Every college has its stories, its word-of-mouth folklore that seems to take a life of its own. There is a tale perpetuated by the students of Penn State—especially those who attended Main Campus from 2009 to 2011—about the origins of Asher Roth’s 2009 collegiate party anthem, “I Love College.” So the legend goes, Roth, a West Chester University student from the Philly ‘burbs, visited friends at Penn State for a typical college weekend of drinking, toking up, and chasing women. He was so blown away by State College’s party ethos that he headed back to Chester County to pen “I Love College,” an earworm that pioneered the modern frat-rap genre and quickly achieved larger-than-life status on college campuses around the country.
But none of this is true at all.
“That’s a myth that Penn State inspired ‘I Love College,'” Asher Roth tells me. “West Chester University is 100% solely responsible for ‘I Love College.'”
It’s a Friday afternoon in June and Roth is in the BroBible conference room reminiscing. “I wasn’t very into the whole college thing in high school. I wasn’t applying to a bunch of schools early. For me it was either Temple or West Chester. I wanted to be in the city at Temple, but when I went to visit West Chester, I was walking down the street and this guy was just on top of a car surfing like ‘Whooo!’ when he drove by. I was like ‘I’m going here’ and that was it.”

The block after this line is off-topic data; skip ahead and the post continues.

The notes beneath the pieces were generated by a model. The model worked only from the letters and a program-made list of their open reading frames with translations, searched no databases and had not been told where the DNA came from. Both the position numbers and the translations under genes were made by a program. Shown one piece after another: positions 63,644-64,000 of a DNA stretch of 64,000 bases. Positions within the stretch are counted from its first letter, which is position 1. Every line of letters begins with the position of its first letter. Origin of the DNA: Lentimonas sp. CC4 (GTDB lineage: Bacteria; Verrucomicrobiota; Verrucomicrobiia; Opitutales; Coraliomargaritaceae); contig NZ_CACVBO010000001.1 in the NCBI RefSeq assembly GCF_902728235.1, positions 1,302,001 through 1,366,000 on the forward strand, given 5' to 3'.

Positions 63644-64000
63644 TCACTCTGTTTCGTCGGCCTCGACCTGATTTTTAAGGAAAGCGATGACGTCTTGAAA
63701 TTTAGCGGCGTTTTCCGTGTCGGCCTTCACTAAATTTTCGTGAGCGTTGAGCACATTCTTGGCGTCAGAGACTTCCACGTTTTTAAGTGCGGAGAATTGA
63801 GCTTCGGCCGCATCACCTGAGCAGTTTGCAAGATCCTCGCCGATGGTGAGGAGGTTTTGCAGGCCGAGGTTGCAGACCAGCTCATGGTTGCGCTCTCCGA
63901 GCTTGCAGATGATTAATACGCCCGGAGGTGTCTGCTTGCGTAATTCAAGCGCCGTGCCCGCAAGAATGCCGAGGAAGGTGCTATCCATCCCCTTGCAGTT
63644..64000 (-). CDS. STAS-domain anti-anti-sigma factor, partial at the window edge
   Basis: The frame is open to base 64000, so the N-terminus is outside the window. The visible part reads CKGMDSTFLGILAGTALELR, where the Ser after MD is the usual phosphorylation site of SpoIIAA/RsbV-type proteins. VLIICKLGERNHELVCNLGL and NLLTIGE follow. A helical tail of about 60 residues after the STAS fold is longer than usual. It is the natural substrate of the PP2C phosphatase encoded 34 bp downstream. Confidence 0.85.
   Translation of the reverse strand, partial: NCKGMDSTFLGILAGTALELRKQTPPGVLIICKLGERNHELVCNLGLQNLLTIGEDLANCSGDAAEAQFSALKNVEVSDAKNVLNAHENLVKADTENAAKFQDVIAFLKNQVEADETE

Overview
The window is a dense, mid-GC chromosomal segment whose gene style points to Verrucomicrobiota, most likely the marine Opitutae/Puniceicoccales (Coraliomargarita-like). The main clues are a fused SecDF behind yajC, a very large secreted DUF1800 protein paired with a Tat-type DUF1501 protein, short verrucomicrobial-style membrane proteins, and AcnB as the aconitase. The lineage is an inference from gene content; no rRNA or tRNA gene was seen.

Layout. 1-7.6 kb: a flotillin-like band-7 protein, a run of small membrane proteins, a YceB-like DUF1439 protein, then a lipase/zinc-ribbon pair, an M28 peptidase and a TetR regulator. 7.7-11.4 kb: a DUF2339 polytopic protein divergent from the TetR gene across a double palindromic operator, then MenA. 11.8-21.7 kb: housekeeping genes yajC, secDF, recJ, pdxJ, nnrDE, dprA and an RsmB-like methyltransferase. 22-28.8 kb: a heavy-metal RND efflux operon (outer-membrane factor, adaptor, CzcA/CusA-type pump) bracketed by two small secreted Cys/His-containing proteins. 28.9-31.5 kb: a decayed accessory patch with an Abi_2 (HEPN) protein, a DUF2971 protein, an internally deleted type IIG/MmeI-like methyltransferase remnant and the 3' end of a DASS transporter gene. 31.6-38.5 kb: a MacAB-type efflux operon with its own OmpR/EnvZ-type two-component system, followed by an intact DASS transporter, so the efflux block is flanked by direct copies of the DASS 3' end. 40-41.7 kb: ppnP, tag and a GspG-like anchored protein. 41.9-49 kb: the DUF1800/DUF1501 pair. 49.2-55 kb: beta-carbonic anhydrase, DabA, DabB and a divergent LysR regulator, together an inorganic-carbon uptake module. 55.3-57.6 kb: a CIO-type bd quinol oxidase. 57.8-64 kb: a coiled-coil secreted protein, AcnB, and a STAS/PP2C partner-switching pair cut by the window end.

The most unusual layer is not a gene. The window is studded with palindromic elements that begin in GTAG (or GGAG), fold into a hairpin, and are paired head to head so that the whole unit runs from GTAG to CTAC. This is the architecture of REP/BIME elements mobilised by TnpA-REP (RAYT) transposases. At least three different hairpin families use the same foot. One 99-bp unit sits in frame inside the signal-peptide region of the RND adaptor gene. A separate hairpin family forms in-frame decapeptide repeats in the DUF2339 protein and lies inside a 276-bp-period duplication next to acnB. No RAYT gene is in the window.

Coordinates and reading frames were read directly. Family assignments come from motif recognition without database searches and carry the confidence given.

Now 27, Asher Roth has been out of college for five years. Priorities have a funny way of changing the further one gets from leaving school. This applies to business majors as it does successful rappers: You grow up. You mature. You change. You sorta stop giving a fuck about college because it’s less and less important to your day-to-day life, sans reminiscing with friends about treasured memories and shared experiences. You know, the time you booted and rallied in a bar bathroom, amazingly didn’t get kicked out, and even got that girl’s phone number with a vomit stain on your shirt.
Roth, now the same age as myself, has college long in the rearview mirror. “We’re 27 now, we don’t have the luxury as young professionals to be doing keg laps and waking up at 1:30 in the afternoon,” he says. “We have responsibilities now, to ourselves, to our loved ones. Some people our age now have children. I’m fortunate enough to not have popped out any kids yet.”
Just because he’s wiser and more mature, however, doesn’t mean he can’t still let his hair down and rage. And let’s be honest: Roth has plenty of hair to let down these days: “It’s about growing up and not losing that little kid inside of you. There are moments where things were very serious. It’s like, ‘Damn I’ve gotta pay bills’ or ‘There’s death in my family’ or something like that. Things that you have to deal with. I think it’s always super important to take things on the lighter side. But from an evolution standpoint, my roots are always going to be a happy, fun, college kid. That’s where I come from and I don’t want to lose that. I’m not trying to deny who I am, it’s just grown-up now.”